Below are some quick notes that we hope are useful for getting started. For more depth on these topics, the Safe Hub Collective has very well-written guides.

Password Managers

KeePassX is a cross-platform password manager, with third-party apps available for android and ios. It stores all your account credentials in a file that you encrypt with one master passphrase. This way, you can have strong, unique passwords for each online account, avoiding the dangers of password reuse.

Some alternatives are LastPass and 1password. They offer a convenience trade-off, where you store your (encrypted) passwords on their service, and they synchronize them across your devices.

Also, enable 2-factor authentication whenever possible!

Mobile Devices

Full-disk Encryption
RedPhone / TextSecure / Signal
   Apps by Open Whisper Systems for encrypted communication
   - Android: RedPhone does calls, TextSecure does messaging
   - iOS: Signal does both calls and messaging
Location Tracking
   Be aware that your phone can and is used to track you. Your cell
   provider has records of your phone's location, and advertisers
   track your phone's wifi signal to try to determine where you buy
Tor for Android
   The Guardian Project has written a Tor client for Android, as
   well as a Tor browser.

Web Browsers (other than Tor Browser)

Chrome vs Chromium

Chrome is Google's web browser. It has two forms: Chrome, the proprietary version from Google, with closed-source parts you can't inspect (e.g., Flash), and Chromium, the open-source Free software version. Chromium is preferred over Chrome for privacy reasons.

Privacy Badger Attempts to do *behaviour-based blocking* of web trackers.

Privacy Badger keeps track of content loaded across different websites. If something appears to be tracking you, it will block it from being loaded in the future.


  1. adaptive filtering: detection based on behaviour


  1. may take time to 'warm up' the filter
  2. may not catch everything that a blacklist would
  3. EFF allows advertisers to opt out of blocking if they promise to behave well / look like they're not tracking you Blacklist-based filtering of web trackers has a blacklist of blocked content and prevents your browser from loading it.

The Chrome/ium version of Disconnect also has a visualizer that lets you see which companies are tracking you across multiple sites.


  1. extensive blocklist


  1. on rare occasions blocking content can break a site, in which case you can temporarily pause the blocking if need be.
HTTPS Everywhere Forces the browser to use TLS (encrypted) connections when possible

Some sites allow you to connect securely but don't require it.

Scenario: You're browsing a webpage and see a link like HTTPS Everywhere rewrites this link to automatically.

Scenario: You're on an open wifi and you click a link to an HTTPS login page. But an adversary has MitM'd the page and replaced the link with an HTTP one, so they can steal your account details. HTTPS Everywhere prevents the downgrade.

HTTPS Everywhere also has an option to block all unencrypted requests.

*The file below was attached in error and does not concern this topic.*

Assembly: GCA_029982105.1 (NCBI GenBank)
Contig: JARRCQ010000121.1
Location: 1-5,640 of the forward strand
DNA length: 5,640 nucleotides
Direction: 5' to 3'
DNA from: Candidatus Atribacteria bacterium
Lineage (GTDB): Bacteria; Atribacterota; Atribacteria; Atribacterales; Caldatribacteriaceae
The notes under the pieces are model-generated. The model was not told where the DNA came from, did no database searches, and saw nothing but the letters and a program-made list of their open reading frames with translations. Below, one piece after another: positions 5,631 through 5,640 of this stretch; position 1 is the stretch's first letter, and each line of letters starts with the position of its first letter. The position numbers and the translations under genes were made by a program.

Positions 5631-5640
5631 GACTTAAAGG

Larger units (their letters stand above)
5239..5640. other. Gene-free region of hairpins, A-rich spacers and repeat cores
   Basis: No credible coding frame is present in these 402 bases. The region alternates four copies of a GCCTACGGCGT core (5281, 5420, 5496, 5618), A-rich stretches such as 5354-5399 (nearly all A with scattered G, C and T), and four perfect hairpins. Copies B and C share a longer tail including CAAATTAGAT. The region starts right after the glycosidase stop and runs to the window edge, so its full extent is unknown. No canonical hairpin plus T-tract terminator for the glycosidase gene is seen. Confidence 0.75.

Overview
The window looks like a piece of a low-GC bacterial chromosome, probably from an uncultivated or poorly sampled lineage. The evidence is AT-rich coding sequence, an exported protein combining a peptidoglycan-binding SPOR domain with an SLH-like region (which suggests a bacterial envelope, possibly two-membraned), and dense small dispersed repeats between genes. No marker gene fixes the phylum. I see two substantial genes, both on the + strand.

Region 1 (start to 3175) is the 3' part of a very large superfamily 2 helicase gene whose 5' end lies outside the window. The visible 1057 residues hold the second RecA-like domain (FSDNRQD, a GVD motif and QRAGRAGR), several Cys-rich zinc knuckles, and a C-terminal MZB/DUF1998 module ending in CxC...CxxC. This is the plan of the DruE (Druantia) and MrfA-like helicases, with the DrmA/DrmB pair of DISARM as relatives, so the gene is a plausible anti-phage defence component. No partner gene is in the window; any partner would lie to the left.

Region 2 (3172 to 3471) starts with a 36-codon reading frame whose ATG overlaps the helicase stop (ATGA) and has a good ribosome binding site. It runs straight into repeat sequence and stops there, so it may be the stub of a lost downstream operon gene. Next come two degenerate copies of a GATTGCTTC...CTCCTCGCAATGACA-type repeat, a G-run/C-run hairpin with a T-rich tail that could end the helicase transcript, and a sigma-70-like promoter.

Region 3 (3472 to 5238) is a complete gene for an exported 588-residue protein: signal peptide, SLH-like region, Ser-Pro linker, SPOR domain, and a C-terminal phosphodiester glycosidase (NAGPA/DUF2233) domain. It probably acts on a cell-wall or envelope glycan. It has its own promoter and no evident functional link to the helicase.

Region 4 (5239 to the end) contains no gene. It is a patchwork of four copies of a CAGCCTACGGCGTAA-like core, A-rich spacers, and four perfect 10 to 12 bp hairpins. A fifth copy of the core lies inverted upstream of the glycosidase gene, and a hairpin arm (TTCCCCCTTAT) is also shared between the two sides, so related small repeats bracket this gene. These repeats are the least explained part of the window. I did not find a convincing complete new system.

Scenario: You're on a network you don't trust (e.g., open WiFi, Tor) and want to prevent injection / spying. HTTPS Everywhere lets you block any unencrypted requests.

You can also opt in to the EFF's SSL Observatory and submit anonymous reports about the encrypted connections you see. This allows the EFF to detect attacks against HTTPS.

Ad Blockers

uBlock Origin is very efficient and lightweight.



You can choose to add extra blocklists; the more restrictive you choose to be, the higher likelihood of a website breaking.

Adblockers increase performance as well as protect your privacy.

Flash & other plugins

Friends don't let friends run Flash. The Flash plugin is a huge source of security flaws and you're much safer without it.

Flash also allows websites to track you in ways that are harder to block with standard tools.

In the event that you really, really, really need Flash for some reason, you should minimize your risk by enabling click-to-play.

Scenario: Your browser is redirected to a malicious page with an invisible Flash applet that exploits a security flaw. You visit the page, and your computer is silently compromised.

Firefox: Add-ons > Plugins > “Ask To Activate” or “Never Activate”.

Chrome/ium: Settings > Advanced Settings > Content Settings > Plug-ins > “Let me choose when to run plug-in content”.

Flash is slightly less dangerous in Chrome/ium since it runs in a sandbox.


Disabling Javascript prevents many attacks, but also breaks most websites.

Running Javascript on HTTP sites is dangerous since anyone between you and the website can inject their own scripts that run in your browser.

In Chrome/ium, it's possible to block Javascript on all insecure sites: Settings > Advanced Settings > Content Settings > JavaScript, select “Do not allow any site to run Javascript”, then “Manage Exceptions” and add “[https://]*”. This blocks all JS and then allows it on secure connections.

In Firefox, NoScript allows you to block Javascript.

The Tor Browser has a slider that allows you to adjust your security level, including blocking insecure Javascript


Use OTR over Jabber/XMPP – see the Safe Hub Collective guide


Anonymity network; anonymity vs. privacy

How Tor works:


Anonymous Live-USB operating system with Tor